Grade 3 or 4 related organ
As vinorelbine undergoes hepatobiliary metabolism and excretion, administer with caution in hepatic insufficiency. Consider adjusting doses with hyperbilirubinemia.
(Continued on next page)
Suggested adjustments for increases in total bilirubin:
Total Bilirubin (micromol/L)
% Usual dose
< 1.5 x ULN
1.5 to 2 x ULN
> 2 x ULN
No adjustment required
No dosage adjustments are required for increased age
Safety and efficacy not established
FOR INTRAVENOUS USE ONLY.
Intrathecal administration of other vinca alkaloids has resulted in death. Syringes containing this product should be labeled “WARNING – FOR INTRAVENOUS USE ONLY. FATAL if given intrathecally.”
- Mix in 50mL minibag (D5W, NS) to a final concentration 0.5 - 2mg/mL; infuse over 6-10 minutes through free-flowing IV.
- Or may push (at final concentration of 1.5 – 3mg/mL) through sidearm of free-flowing IV (D5W, NS); inject over 6-10 minutes.
- After administration is completed, the manufacturer recommends flushing IV line with at least 75 to 125mL of D5W or NS.
- Flushing the line before and after administration of vinorelbine may reduce injection site reactions and phlebitis risk.
- Discontinue the injection if extravasation occurs and the remaining dose should be given into another vein. Warm compresses applied for 15 to 20 minutes 4 times per day for 1-2 days and elevation of affected area for 2-3 days may help disperse the drug and minimize discomfort.
- Refrigerate unopened vials (2-8°C); protect from light and do not freeze.
- Patients with known hypersensitivity to vinorelbine
- Patients who have drug-induced severe myelosuppression
- Intrathecal administration is absolutely contraindicated
- Use with extreme caution in patients with compromised marrow reserve
- May result in radiosensitizing effects with prior or concomitant radiation therapy
- Patients with pre-existing neuropathy or prior treatment with other neurotoxic drugs may have increased potential for neurotoxicity
Other Drug Properties:
- Carcinogenicity: Unknown
Pregnancy and Lactation:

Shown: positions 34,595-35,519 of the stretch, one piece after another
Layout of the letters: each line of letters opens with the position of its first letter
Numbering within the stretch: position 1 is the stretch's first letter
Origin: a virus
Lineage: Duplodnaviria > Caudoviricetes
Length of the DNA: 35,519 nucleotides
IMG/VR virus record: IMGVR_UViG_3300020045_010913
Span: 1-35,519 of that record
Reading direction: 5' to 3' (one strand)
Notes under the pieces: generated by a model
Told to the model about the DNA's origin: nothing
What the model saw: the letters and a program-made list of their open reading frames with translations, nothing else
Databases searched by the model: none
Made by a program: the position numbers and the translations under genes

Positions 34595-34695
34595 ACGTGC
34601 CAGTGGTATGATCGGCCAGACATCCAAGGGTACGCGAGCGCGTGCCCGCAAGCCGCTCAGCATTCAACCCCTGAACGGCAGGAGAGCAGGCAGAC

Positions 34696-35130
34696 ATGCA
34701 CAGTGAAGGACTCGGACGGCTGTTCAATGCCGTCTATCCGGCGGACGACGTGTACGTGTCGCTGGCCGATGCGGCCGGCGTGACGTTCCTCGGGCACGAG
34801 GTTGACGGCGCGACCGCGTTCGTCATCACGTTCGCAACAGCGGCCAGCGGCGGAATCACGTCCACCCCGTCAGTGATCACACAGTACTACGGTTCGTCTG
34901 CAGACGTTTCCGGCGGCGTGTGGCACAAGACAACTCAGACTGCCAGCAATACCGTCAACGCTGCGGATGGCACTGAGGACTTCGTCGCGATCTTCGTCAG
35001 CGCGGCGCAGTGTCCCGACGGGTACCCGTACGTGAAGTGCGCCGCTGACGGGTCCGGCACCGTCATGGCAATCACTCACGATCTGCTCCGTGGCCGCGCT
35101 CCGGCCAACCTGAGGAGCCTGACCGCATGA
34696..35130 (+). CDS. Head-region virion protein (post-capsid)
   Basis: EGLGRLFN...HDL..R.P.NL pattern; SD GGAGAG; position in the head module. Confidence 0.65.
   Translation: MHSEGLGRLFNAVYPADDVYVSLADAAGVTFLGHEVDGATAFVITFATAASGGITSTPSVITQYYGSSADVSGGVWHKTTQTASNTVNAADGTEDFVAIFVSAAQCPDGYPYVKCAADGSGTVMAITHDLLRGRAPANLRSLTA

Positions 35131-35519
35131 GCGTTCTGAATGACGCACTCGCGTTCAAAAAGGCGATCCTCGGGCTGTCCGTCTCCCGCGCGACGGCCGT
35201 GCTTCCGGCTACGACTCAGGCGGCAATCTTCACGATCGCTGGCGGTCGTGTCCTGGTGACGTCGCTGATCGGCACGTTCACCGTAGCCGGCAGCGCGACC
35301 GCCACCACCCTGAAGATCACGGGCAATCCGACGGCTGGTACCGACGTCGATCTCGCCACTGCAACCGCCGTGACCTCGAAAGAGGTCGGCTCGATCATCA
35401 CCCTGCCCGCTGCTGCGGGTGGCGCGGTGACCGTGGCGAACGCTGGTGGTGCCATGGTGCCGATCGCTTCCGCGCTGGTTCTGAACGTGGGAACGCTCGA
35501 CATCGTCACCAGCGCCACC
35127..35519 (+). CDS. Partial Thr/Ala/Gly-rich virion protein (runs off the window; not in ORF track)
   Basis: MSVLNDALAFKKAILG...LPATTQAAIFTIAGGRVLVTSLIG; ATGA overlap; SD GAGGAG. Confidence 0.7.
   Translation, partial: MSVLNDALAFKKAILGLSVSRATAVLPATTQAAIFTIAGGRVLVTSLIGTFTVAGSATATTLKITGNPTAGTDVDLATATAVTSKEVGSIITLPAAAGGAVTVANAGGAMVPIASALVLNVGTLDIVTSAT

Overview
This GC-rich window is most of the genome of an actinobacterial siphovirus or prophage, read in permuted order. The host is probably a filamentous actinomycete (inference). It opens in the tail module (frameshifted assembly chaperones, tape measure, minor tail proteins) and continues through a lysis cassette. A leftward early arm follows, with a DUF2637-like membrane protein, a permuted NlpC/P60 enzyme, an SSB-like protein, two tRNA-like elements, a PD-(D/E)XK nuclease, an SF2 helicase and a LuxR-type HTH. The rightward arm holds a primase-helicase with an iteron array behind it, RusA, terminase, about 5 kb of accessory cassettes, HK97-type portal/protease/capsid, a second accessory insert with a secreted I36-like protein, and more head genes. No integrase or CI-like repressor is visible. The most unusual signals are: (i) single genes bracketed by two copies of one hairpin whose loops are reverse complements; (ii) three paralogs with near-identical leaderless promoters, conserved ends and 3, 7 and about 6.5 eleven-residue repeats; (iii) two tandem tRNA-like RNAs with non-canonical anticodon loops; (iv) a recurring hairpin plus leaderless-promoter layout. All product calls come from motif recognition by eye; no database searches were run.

- Mutagenicity: Yes
- Embryotoxicity: Yes
- Fetotoxicity: Yes
Vinorelbine is not recommended for use in pregnancy. Adequate contraception should be used by both sexes during treatment, and for at least 6 months after the last dose.
- Excretion into breast milk: Probable
Breastfeeding is not recommended.
- Fertility effects: Probable
|Mitomycin||Acute bronchospasm has occurred minutes to hours after administration. Reaction may occur up to 2 weeks after mitomycin.||Unknown||Avoid combination.|
|Paclitaxel /other neurotoxic / ototoxic compounds||Neuropathy||Additive spindle toxicity (speculated)||Monitor closely, consider dose adjustment|
|Cisplatin||↑ ototoxicity / vestibular effects and myelosuppression||Additive effects||Monitor closely|
|CYP3A4 inhibitors (i.e. ketoconazole, clarithromycin, ritonavir, fruit or juice from grapefruit, Seville oranges or starfruit)||↑ neurotoxicity and other toxicity||inhibits vinorelbine metabolism||use with caution; consider vinorelbine dose adjustment when used with azole antifungals|
Treating physicians may decide to monitor more or less frequently for individual patients but should always consider recommendations from the product monograph.
|Monitor Type||Monitor Frequency|
|Baseline and at each dose|
Liver function tests
|Baseline and before each cycle|
Clinical toxicity assessment for signs of neurotoxicity, local toxicity, bleeding, infection, hypersensitivity, thromboembolism, lung or GI toxicity, radiation recall
|At each visit|
Grade toxicity using the current NCI-CTCAE (Common Terminology Criteria for Adverse Events) version
|Monitor Type||Monitor Frequency|
Local site toxicity ratings, if incidence of phlebitis
|At each visit|
Floyd J, Mirza I, Sachs B, et al. Hepatotoxicity of Chemotherapy. Semin Oncol 2006;33:50-67.
Ginopoulous P, Matronikolis NS, Karana A et .al: Use of dexamethasone in the management of phlebitis caused by intravenous of vinorelbine (Navelbine). Medical Science Research 1998;26:397-8.
Gregory RK, Smith IE. Vinorelbine – a clinical review. British J Cancer 2000;82(12):1907-13.
Marty M, Fumoleau P, Adenis A, et al. Oral vinorelbine pharmacokinetics and absolute bioavailability study in patients with solid tumors. Annals of Oncology 2001;12:1643-9.
McEvoy GK, editor. AHFS Drug Information 2009. Bethesda: American Society of Health-System Pharmacists, p. 1269-75.
Mouchard-Delmas C, Gourdier B, Vistelle R, et al. Modification of the blood-brain barrier permeability by vinorelbine: effect of intracarotid infusion compared with intravenous infusion. Anticancer Drugs 1996;7(2):213-9.
Product Monograph: Navelbine® (vinorelbine). Pierre Fabre Pharma Canada, Inc., December 19, 2005.
Product Monograph: Vinorelbine Injection. Pharmaceutical Partners of Canada Inc., March 12, 2015.
Superfin D, Iannucci AA, Davies AM. Commentary: Oncologic drugs in patients with organ dysfunction: a summary. Oncologist 2007;12(9):1070-83.
June 2021 removed NDFP forms